How do the fat cells affect RA?We know that obesity rates have risen over the years and so has the incidence of RA and additional studies have shown that the RA drugs are not very effective in obese patients. It appears that losing weight can have a significant impact on the joints which naturally alleviates the pain and wear and tear on these weight bearing joints.
- fat cells are mediators of inflammation; which attack the lining around joints. Logically, minimizing fat cells should help in minimizing inflammation.
- fat cells produce the female sex hormone estrogen and woman are more at risk to developing RA then men as there seems to be a hormone link.
Testing for Autoimmune Diseases such as RAMany physicians order the following tests to help your physician diagnose autoimmune diseases, but since there are many autoimmune diseases that have similar test results, it is important to have a physician properly review your medical history and symptoms.
- Anti Nuclear Antibodies (ANA)
- Erythrocyte Sedimentation Rate (ESR)
- C-Reactive Protein (CRP)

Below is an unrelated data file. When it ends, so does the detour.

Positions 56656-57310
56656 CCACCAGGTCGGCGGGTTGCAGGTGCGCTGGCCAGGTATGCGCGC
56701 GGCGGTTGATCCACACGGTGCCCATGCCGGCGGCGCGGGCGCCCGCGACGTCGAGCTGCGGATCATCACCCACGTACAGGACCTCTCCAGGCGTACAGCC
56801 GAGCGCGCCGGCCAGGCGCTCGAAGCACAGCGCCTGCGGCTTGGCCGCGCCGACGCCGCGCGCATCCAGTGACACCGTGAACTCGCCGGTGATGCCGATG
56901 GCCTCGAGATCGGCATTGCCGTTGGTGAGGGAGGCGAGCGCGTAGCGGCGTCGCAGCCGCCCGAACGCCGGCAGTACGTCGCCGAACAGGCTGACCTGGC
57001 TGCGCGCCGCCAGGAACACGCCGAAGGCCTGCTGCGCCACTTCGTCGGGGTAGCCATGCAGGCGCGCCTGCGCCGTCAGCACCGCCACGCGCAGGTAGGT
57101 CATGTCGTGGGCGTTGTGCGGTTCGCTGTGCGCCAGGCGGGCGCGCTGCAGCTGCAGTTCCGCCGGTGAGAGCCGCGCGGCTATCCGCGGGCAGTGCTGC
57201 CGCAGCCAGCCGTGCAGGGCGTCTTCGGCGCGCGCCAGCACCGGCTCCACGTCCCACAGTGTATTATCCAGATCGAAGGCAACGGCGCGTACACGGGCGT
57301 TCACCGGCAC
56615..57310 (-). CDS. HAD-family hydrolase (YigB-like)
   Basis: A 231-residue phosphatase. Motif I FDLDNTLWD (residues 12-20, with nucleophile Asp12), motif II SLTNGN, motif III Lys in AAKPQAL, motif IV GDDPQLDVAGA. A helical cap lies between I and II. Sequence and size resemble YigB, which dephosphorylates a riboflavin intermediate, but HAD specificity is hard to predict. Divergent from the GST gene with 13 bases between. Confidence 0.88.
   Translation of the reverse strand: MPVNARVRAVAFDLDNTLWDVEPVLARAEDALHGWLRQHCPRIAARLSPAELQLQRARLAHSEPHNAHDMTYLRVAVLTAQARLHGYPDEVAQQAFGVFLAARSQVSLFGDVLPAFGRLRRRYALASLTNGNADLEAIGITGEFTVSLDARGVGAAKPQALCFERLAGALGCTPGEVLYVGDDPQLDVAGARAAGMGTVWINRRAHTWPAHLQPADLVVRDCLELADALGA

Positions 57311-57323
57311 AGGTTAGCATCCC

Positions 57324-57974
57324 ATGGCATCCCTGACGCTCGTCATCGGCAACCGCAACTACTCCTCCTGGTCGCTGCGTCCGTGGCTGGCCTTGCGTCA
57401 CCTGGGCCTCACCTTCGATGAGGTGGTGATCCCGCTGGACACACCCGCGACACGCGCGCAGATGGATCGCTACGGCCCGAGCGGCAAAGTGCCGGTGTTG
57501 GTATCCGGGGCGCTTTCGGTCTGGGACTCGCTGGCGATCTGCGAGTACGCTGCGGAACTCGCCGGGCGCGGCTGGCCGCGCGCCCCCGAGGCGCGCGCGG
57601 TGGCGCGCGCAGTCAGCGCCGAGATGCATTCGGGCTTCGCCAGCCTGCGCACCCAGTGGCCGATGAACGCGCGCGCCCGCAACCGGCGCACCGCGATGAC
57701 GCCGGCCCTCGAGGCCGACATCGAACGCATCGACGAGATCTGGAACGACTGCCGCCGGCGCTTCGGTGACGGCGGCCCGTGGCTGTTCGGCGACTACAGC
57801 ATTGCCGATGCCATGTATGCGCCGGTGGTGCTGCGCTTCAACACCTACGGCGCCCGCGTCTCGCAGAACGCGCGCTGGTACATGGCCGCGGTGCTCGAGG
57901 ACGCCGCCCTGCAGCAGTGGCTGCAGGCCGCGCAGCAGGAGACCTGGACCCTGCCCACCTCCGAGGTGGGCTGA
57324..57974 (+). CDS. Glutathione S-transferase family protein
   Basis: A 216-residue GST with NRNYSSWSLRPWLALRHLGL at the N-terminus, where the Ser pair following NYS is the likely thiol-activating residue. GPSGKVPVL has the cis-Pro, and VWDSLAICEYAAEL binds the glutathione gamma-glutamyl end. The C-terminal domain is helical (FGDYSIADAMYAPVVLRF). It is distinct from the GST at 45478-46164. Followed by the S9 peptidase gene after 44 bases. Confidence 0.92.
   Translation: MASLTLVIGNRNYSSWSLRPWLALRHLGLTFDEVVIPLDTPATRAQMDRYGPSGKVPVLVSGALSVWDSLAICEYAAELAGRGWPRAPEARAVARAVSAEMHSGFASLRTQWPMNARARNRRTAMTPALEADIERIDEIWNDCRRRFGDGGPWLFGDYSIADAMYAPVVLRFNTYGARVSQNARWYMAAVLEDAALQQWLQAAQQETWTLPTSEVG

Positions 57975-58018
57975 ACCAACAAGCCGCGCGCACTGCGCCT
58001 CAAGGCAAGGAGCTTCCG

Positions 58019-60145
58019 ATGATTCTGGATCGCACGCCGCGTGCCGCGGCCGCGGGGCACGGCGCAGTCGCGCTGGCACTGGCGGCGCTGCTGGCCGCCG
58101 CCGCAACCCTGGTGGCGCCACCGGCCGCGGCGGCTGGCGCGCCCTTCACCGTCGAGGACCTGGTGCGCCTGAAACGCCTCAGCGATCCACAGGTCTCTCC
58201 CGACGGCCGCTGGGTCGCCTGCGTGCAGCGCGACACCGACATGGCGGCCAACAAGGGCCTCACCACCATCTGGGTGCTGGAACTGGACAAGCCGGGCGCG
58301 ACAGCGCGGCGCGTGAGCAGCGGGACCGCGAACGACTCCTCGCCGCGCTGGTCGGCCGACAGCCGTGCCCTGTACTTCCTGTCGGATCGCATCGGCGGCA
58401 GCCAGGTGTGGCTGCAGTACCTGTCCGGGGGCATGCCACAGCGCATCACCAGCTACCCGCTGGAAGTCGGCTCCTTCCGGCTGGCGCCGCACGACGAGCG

- Rheumatoid Factor
ESR – Erythrocyte sedimentation rate (ESR) is an indirect measure of the degree of inflammation present in the body. *
CRP – C-reactive protein (CRP) is a protein made by the liver and released into the bloodstream within a few hours after tissue injury, the start of an infection, or other cause of inflammation.*
Rheumatoid Factor (RF) – RF is an autoantibody, an IgM (immunoglobulin M) protein that is produced by the body’s immune system. Autoantibodies attack a person’s own tissues, mistakenly identifying the tissue as “foreign.”Since RA is difficult to diagnose, there is not one test nor physical finding to determine if you have RA. A physician will normally check your joints for swelling, redness and warmth along with blood tests and maybe even x-rays. * more details at www.Labtestsonline.org